Monday 8 October 2018
Great expectations: "Private Life"
It took seven years for Debra Granik to follow up Winter's Bone with this summer's exceptional Leave No Trace; it's been a full eleven since Tamara Jenkins made her terrific second film The Savages (with Laura Linney and Philip Seymour Hoffman as a matchless sibling combo), and twenty since her very smart and enjoyable debut Slums of Beverly Hills earned her the tag - wanted or otherwise - of a female Woody Allen. Competition for the Elaine May Prize for Unjustly Underemployed Female Creative has seldom seemed so fierce. (The question lingers: how many half-assed film-sketches about nothing very much has the actual Woody Allen churned out in that time?) The good news is that Jenkins has found sanctuary with Netflix, broad-minded, deep-pocketed new home of the kind of film the American mainstream, and to some degree the indie sector, has turned its back on: films made by grown-ups about grown-ups for grown-ups, more interested in matters human than superhuman. It's just that the gestational problems that form Private Life's chief concern seem to tally exactly with Jenkins' struggles to bring a project to full fruition over the past decade.
After introducing us to Richard and Rachel (Paul Giamatti and Kathryn Hahn), a couple of fortysomething New Yorkers exploring the diminishing options of having a child at this age, the film settles into a handily chaptered step-by-step guide to some of the procedures involved in both IVF treatment and adoption ("The Retrieval", "The Test"): how it works, where it goes awry (the scams, the failures, the continuous throwing of money at an itch that often can't be scratched), and how even the stuff that does work (the endless needles, the close gynaecological study) can seem invasive and painful. This, however, is but a route into Jenkins' eternal subject, namely intimacy, the inner workings of a relationship - always a fraught, potentially comical business, never more so than when biological desperation rears its head, as it does here. A wildcard presents itself in the form of the couple's niece Sadie (Kayli Carter, all but picking up where Natasha Lyonne left off in Slums), a would-be writer who's dropped out of college and has come to crash on Rich and Rach's floor. Might she, we wonder, provide the pair with a way forward from their conceptual cul-de-sac?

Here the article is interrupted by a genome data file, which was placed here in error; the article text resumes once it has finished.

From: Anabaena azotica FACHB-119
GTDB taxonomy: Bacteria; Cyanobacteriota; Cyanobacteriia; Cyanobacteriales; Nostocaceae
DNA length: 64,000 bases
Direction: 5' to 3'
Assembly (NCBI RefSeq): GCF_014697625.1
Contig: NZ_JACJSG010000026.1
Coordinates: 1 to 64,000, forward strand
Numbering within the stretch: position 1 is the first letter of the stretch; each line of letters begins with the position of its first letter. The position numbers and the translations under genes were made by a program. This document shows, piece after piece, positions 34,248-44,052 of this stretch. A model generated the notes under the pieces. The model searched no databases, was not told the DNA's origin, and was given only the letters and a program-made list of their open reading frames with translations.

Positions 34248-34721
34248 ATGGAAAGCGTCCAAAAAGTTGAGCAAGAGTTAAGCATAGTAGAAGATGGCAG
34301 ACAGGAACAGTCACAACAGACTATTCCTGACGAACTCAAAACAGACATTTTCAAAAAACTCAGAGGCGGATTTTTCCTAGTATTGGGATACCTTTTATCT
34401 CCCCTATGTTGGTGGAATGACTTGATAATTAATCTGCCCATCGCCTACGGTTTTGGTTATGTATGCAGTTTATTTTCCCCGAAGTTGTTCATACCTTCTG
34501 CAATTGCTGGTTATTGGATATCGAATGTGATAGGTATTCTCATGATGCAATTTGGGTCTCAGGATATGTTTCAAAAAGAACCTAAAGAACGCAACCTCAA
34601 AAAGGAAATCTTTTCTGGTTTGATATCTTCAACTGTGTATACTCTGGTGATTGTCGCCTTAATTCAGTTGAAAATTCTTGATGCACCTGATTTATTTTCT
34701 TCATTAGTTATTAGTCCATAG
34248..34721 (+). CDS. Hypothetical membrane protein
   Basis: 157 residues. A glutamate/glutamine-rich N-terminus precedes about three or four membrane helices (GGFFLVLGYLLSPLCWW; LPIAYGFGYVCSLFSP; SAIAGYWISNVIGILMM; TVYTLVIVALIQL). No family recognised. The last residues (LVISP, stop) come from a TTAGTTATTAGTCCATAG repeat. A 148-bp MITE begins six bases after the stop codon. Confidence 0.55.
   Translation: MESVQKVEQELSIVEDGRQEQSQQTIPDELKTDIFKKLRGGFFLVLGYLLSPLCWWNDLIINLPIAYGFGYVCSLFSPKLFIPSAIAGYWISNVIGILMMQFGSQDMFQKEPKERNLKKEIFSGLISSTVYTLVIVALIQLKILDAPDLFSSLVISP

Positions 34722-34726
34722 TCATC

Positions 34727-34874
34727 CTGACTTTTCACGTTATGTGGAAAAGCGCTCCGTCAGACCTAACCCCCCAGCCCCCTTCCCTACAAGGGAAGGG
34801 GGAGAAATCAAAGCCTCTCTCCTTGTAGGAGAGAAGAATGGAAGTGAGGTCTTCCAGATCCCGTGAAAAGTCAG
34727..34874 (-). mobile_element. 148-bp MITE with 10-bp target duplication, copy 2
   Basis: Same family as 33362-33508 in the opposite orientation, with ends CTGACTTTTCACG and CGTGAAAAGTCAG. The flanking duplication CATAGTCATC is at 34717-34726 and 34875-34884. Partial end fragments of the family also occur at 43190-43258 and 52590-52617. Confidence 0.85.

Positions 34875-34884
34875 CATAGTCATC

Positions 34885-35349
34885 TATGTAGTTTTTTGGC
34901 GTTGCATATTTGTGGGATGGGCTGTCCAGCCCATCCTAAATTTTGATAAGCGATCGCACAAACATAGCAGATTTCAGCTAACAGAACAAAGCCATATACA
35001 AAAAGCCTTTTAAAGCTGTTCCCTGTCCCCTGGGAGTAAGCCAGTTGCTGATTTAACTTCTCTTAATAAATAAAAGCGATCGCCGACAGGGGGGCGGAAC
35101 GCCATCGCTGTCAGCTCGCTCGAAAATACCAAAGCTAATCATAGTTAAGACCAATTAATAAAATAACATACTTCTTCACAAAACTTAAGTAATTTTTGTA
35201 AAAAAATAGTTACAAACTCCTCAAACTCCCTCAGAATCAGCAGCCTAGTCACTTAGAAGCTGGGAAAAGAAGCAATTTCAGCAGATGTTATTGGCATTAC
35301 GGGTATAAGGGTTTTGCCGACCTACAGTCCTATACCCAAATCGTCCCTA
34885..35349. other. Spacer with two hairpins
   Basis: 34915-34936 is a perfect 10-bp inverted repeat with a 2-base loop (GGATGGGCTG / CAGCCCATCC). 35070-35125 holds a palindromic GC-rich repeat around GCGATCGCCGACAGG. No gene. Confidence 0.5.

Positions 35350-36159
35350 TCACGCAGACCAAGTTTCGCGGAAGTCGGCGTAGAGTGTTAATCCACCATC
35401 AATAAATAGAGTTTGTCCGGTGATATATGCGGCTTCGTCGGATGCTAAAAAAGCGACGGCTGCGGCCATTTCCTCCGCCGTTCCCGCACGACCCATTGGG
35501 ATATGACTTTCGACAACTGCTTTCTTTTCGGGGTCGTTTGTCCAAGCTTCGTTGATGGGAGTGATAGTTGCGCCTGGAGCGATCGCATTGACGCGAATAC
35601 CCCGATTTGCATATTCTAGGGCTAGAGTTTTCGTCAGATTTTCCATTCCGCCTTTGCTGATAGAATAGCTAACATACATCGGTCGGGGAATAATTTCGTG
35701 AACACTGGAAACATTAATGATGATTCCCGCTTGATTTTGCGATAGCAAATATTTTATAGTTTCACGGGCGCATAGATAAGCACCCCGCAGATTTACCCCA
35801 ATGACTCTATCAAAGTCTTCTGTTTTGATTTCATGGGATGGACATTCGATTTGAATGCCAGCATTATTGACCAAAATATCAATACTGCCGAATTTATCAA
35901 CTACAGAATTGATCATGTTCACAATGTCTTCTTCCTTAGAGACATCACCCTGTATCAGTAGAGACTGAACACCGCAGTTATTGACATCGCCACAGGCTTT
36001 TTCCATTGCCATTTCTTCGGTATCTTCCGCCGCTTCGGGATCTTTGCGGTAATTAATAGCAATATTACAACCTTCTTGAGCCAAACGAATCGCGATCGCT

It is, then, another in that recent run of films and TV shows exploring unconventional models of parenting, picking up a conversation we haven't much had publicly. Jenkins' dialogue is, as ever, studded with sharp, harsh, amusing truths: upon noticing one potential donor has a BA in journalism and cinema studies, Rachel can be heard to murmur "No wonder she's selling her eggs: she can't get a job", while Sadie's response to her hosts' breakfast table is a youthful "How Instagrammable". Yet she also finds witty ways for her characters to channel their emotions: it's too good that the first action Richard's conservative sister-in-law Cynthia (Molly Shannon) has to perform upon learning of her daughter's surrogacy plans is carving the Thanksgiving turkey. She has, of course, called upon the services of performers unafraid to look silly yet capable of inspiring deep empathy. There may be no funnier image of male despair this year than the shot that finds Giamatti sitting glumly in a clinic's masturbatorium with his trousers round his ankles; Hahn, the fearless firecracker of modern American screen comedy (The Goods, TV's I Love Dick), goes further still in a scene that finds her cleaning the bathroom bottomless while waiting for an embryo to take hold - the cinema's most prominent instance of everyday nudity since Julianne Moore in Short Cuts - but she's also alert to every last delicate nuance in Jenkins' writing. (Spot the look Rachel gives Richard after he describes one potential surrogate as "cute".)
Some early responders have quibbled with the two-hour running time - a Netflixism born of the editorial freehand the platform affords its creatives - yet Private Life felt to me entirely right in this form: it reflects an arduous and haphazard process, and grants Jenkins extra time to chart those gradual hormonal shifts - within these bodies, and in the arrangement of these bodies - which distinguish this deeply human comedy from a frenetic baster-based farce such as, say, Ben Elton's Maybe Baby. On a basic level, it's no particular chore to spend more time around characters who strike the eye and ear as real and recognisable people with real and recognisable problems, and believe me, it's worth waiting for Jenkins' final image, which - though sourced from just about the most unpromising location imaginable (an Applebee's restaurant) - forms a perfect illustration of two concepts you may be forgiven for thinking were long dead in 2018: togetherness, and hope. At a moment when it sometimes seems as if the world could care less and less about lived experience - and especially lived experience as recounted by a woman - it is a too-rare pleasure to encounter a cinema that embraces it unconditionally. Let's not wait another decade for Jenkins' next dispatch.
Private Life is now showing in selected Curzon cinemas, and is available to stream via Netflix.